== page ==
There can be good news and bad news concerning background checks by prospective employers. The good news is that if they’re going through the hassle of a background check, they must really want you. The bad news is that if they find something questionable, they could change their minds in a hurry.
Employers don’t want to hire someone with a documented history of getting into trouble. Therefore, many companies are turning to third-party screening firms to delve into your past well beyond checking references and verifying your employment history.
Legally, they must ask your permission beforehand. However, once they begin looking into your past, they can check for just about anything. Potential employers may look at criminal records for DUIs and sex offenses, drug test results, your education, and your financial history including credit income, liens or bankruptcies. Because of this, you might want to consider expunging your record before your next job interview.
Some employers may be looking for specific skeletons in your closet. For instance, companies in the financial services industry would want to check your credit history. Although these requests have been in decline recently, and some states have banned employers from using them.
Employment with law enforcement will necessitate fingerprints. It is important to note, however, that the FBI fingerprint database used to check your criminal record is not always free of errors, nor is it always complete.
If a potential employer does come across something of concern during the course of your background check, they are obligated to inform you by letter that a red flag has been detected, and attach a copy of the report from the third-party firm.
Then the employer must give you time to rectify the error or explain the matter- approximately five days, although the Fair Credit Reporting Act does not specify an exact time. At this point, the employer may decide to simply move on to the next qualified candidate. If they do so, they must send you an “adverse action” letter explaining that the decision to not hire you was founded on something in your background check. Furthermore, they must provide you with contact information for the firm that created the report.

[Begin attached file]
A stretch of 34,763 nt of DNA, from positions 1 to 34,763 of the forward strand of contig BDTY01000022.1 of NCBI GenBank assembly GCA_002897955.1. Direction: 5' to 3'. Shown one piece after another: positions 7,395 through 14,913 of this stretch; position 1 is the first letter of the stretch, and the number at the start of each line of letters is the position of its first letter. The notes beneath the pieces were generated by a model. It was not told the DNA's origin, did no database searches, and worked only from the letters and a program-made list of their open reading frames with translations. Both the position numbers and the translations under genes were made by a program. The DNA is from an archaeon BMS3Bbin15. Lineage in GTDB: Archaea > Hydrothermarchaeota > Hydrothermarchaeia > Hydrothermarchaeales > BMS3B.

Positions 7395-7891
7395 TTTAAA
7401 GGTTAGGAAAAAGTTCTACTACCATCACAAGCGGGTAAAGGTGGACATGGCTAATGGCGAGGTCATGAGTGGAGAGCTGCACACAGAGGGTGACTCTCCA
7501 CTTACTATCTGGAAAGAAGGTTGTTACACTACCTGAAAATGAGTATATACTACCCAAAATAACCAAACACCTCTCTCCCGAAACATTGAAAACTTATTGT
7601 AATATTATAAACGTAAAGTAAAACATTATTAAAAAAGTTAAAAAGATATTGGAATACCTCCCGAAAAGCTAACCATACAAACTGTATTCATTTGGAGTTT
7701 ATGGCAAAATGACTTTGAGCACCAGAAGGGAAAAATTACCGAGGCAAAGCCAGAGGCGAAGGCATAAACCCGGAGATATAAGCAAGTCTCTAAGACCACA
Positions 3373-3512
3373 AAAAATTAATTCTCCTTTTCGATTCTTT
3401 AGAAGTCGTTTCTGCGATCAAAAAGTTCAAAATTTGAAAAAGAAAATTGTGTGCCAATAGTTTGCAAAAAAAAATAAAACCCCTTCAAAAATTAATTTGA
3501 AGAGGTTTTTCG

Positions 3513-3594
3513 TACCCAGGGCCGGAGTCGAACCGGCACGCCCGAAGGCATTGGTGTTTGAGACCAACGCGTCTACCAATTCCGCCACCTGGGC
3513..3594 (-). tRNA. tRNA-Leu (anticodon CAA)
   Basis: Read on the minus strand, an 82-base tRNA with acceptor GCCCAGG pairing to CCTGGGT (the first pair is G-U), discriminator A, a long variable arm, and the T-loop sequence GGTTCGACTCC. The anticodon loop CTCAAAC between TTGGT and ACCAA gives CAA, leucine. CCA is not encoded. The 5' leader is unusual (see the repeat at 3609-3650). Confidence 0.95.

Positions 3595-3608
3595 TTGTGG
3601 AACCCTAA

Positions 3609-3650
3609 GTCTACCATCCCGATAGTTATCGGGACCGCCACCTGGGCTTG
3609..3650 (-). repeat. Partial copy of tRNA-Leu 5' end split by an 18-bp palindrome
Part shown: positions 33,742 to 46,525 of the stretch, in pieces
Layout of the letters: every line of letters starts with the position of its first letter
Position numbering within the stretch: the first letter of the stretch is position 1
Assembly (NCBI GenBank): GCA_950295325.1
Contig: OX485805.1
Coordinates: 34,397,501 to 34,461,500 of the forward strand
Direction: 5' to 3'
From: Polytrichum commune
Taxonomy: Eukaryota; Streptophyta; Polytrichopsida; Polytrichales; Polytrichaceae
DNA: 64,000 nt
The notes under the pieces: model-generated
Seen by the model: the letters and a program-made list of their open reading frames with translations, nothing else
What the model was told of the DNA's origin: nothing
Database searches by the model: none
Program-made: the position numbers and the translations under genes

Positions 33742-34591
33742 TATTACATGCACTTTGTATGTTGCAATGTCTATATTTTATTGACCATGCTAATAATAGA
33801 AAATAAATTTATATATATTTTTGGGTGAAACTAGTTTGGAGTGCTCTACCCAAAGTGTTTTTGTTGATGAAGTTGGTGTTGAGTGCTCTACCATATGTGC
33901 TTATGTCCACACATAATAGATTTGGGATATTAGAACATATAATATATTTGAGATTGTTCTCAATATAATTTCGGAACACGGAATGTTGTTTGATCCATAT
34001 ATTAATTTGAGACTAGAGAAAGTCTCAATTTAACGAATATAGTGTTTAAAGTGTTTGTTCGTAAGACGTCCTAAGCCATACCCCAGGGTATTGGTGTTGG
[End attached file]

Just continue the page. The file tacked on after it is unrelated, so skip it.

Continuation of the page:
Expunging or Sealing Adult Criminal Records
In Colorado, typically it is not possible to expunge or “seal” a conviction from your criminal record, even if you have completed probation. However, there are a few exceptions for offenses involving controlled substances.
Additionally, you may have your records sealed if you were arrested without being charged, or were arrested, charged, but not convicted. Having your record sealed, or expunged, eliminates the need for you to disclose that information because it’s as if it never even happened. Without Expungement, your potential employer could decide not to hire you – just because you had been arrested and charged with a crime in the past – even if you were not convicted.
The laws pertaining to sealing of records are complicated, and some exceptions do apply. An expert Colorado criminal defense attorney can assist you with this matter.
Contact Our Boulder Expungement Lawyers
If you need your criminal record expunged or have questions about eligibility, contact our law firm today. Contact the Boulder criminal defense lawyers at Steven Louth Law Offices today for a free consultation and review. Call us at (303) 422-2297 to learn more about expunging your record and starting life anew!